By Sandee Wilhoit
Since the first sale in 1867 of Lot I on Block 083/96, from Alonzo Horton to Jacob Lehr for $150, this modest property has been a whirlwind of activity. To say that numerous and complicated title transfers are recorded would be an understatement! The title passed through 19 owners from 1867 to 1978.
At first he went from Horton to Lehr, from Lehr to WH Ormerd ($1,200) and from Ornerd to August Michaelson for the low price of $5! It was a hell of a loss! However, Ormerd recovered the property the next day for the same $5 and managed to keep it until 1881, when he sold it to Jeremiah Browell for $500, but once again recovered it for $250. Until 1883 the land remained vacant, but sported a sidewalk at the front of the property, as Ormerd was a finisher by trade. This series of convoluted events was enough to make your head spin!
But wait – in 1887, Ormerd had built a 20′ x 20′ one-story, clapboard frame house on the south side of the property. The north half remained empty but was leased to HF McGarvie and James Tenbrooke for $100 per month. By 1889, Ormerd had regained control of the land’s northern promenade, erected a building on the site, and leased it to Ramona Wolf. Ms. Wolf is rumored to be the same woman used by novelist Helen Hunt Jackson as a model for Ramona, the fictional account of the eviction of the Temecula Indians from their lands in East County. The building was called the standard theater building. Unfortunately, in 1889, the Standard Theater reported an “unrehearsed event” when a trapeze artist took a leap from the top bar, but missed the “catcher’s” waiting hands on the bottom bar. Standard was forced to shut down and regroup. When it reopened, Standard suffered more bad luck. Promoter Peter Johnson drew a huge crowd with a marching band parade but then tried to jump on a train with the bag of theater revenue money, which was supposedly used to pay performers. He was caught just in time!
After further consolidation, the theater was reopened by HL Leavitt, a well-known theater manager, who was to “refurbish and refurbish” and provide an opening show filled with a full company of Oriental performers. Once again the building was packed, and this time Lady Luck was with the Standard, and an excellent opener was recorded.
The renovated building was now 25′ X 100′, with two interior balconies running along the sides, with a short curved section where they met about 20′ from 6th Street. Stairs on either side provided access to the two-story brick-fronted structure. Ornerd then sold everything to George Goodwin, who soon sold it to John Kastle.
Not to be outdone, Kastle sold the southern half of the property two days later to Lyman Weed and John Watawa. Two weeks later, Watawa bought out Weed. Meanwhile, John Kastle sold the northern half of the property to Moritz Trepte, a general contractor. Trepte used the area between the balconies in front of the stage as a carpentry area. In 1970, the San Diego Union named him “one of the Pacific Southwest’s leading contractors.” He eventually retired to Point Loma, where a street bears his name.
While Trepte worked in the Standard Theater building, Watawa, a coachbuilder, continued his trade next door. In 1906, Mr. Trepte sold his half of the lot to Lemon G. Hine, who immediately sold it to Carl Alex Johnson. In 1906 Trepte had built a three-story brick building on the adjoining land for Johnson and Lucille Forman. Mrs Forman retained her interest until 1907 when she sold it to BL Willliams. It then became the headquarters of the C. Holle company, suppliers of “all kinds of glassware”.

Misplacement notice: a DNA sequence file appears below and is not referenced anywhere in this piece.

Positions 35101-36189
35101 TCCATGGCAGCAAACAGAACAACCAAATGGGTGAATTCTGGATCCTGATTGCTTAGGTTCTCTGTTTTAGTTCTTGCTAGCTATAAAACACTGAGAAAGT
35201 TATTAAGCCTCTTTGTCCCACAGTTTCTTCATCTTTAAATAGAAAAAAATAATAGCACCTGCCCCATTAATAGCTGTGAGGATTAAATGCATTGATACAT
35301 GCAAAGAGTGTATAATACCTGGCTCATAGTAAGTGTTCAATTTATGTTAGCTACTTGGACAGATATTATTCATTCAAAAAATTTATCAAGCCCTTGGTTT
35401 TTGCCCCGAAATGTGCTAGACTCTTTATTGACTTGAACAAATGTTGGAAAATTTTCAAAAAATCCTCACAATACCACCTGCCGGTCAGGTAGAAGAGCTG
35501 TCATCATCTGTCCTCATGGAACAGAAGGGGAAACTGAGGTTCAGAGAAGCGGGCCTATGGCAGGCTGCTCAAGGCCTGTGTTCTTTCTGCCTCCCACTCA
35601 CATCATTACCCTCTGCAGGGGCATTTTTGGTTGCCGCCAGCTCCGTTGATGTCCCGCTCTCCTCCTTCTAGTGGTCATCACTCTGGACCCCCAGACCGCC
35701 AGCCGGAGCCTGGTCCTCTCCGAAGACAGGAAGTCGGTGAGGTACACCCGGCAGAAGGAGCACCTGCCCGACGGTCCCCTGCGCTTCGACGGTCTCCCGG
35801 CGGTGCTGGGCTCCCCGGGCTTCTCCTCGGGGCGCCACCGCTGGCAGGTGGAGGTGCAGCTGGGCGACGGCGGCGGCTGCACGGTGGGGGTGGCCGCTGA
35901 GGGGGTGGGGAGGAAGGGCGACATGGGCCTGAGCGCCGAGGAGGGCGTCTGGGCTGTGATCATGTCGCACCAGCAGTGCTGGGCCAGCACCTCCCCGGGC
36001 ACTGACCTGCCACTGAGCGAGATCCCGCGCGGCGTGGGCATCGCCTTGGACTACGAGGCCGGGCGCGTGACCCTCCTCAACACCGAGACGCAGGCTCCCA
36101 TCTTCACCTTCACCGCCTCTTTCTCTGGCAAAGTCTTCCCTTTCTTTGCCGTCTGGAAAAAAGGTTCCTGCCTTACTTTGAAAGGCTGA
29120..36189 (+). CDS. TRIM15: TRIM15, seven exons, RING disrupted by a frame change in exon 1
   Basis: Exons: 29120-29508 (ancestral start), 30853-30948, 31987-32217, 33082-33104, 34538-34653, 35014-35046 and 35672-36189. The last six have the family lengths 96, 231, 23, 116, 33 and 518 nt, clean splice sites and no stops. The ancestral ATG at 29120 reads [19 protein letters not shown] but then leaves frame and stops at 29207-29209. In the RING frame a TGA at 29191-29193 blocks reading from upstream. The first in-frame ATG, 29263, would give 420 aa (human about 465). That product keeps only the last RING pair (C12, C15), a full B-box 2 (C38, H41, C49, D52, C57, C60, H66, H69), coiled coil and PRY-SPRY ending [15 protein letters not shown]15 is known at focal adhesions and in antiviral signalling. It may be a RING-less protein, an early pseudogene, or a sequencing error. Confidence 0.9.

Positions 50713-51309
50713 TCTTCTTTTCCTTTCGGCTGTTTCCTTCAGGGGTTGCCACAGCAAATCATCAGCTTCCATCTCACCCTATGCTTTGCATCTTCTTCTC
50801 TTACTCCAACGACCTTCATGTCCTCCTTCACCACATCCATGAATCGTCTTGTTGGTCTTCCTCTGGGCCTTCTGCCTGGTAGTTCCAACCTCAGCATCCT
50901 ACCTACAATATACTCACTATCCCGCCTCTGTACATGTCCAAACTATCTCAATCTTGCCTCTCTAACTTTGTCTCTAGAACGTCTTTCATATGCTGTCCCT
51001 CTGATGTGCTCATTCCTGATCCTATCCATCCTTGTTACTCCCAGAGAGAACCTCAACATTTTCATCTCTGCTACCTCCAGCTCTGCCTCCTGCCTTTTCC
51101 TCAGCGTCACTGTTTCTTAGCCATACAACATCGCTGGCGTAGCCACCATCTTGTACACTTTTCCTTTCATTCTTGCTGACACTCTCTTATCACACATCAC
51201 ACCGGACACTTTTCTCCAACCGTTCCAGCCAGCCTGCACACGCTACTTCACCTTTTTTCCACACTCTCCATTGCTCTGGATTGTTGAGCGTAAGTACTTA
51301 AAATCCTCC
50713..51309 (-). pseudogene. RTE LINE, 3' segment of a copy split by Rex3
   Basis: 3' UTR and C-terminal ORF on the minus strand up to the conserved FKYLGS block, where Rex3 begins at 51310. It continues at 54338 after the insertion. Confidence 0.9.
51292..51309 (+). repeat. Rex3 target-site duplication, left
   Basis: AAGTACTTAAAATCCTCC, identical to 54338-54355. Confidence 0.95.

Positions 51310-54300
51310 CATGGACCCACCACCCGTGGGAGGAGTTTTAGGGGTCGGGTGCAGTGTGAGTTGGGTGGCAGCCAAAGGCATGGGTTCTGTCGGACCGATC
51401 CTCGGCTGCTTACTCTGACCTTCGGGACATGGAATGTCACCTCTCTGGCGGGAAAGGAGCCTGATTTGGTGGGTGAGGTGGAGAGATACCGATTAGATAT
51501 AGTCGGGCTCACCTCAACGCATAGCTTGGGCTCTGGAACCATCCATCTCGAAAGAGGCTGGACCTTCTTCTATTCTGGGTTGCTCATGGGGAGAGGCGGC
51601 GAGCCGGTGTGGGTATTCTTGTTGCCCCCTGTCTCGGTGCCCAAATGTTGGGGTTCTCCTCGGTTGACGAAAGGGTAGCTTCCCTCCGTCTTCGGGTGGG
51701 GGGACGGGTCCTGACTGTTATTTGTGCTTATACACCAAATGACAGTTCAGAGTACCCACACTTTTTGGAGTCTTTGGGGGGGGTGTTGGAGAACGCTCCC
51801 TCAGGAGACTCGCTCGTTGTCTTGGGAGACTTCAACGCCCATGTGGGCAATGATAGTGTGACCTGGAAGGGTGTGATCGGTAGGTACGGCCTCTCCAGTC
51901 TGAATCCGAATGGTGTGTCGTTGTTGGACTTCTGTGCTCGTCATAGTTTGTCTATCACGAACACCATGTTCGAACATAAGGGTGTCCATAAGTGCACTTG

Back to the northern half of the property – Mary Hine, now a widow, sold her half of the land to Frederick Fenning in 1919, and he transferred title to the WE Kier Construction Company in 1924. Kier had also purchased the southern side of ownership of the Bank of California National Association, which had obtained the property by way of public auction. Finally – the entire lot I belonged to a single owner. Finally, no more confusion!
Shortly after Kier’s purchase, he began construction of a building, the “Sterling Company”, which would cover the entire land. It was a one-story, 50′ X 100′ brick structure with a 16′ ceiling supported by wooden posts inside. Glass doors and display cases opened onto a wooden plank floor. Non-opening glass windows with wood trim were featured above the windows and doors. The Sterling Company has supplied new and used plumbing supplies, hardware and used goods for many years.
In 1949, Kier transferred ownership to his son-in-law and daughter, William and Ernestine Kier Norgren. They in turn sold the property in 1962 to John C. and Myrna B. Jarvis for $20,000. In 1979, the Jarvis’ had sold the property to Robert Sinclair of La Jolla. The saga continues!
In 1996, Wayne Donaldson and his wife, Nancy, were listed as owners of the structure. Mr. Donaldson is a renowned architect and conservator in the region.
Sparks Gallery, the current owners, now call this well-trafficked building their home. The spacious gallery showcases original contemporary artwork, jewelry, and vintage collectibles, and also serves as a venue for art exhibitions and events.
Sterling Hardware Building
1887 & 1924
534 6th Avenue
Architectural Style: Victorian Commercial/Commercial
Contractor (1924) – W.E. Kier
— Sandee Wilhoit is the historian and senior guide at the Gaslamp Quarter Historical Foundation. She can be contacted at [email protected]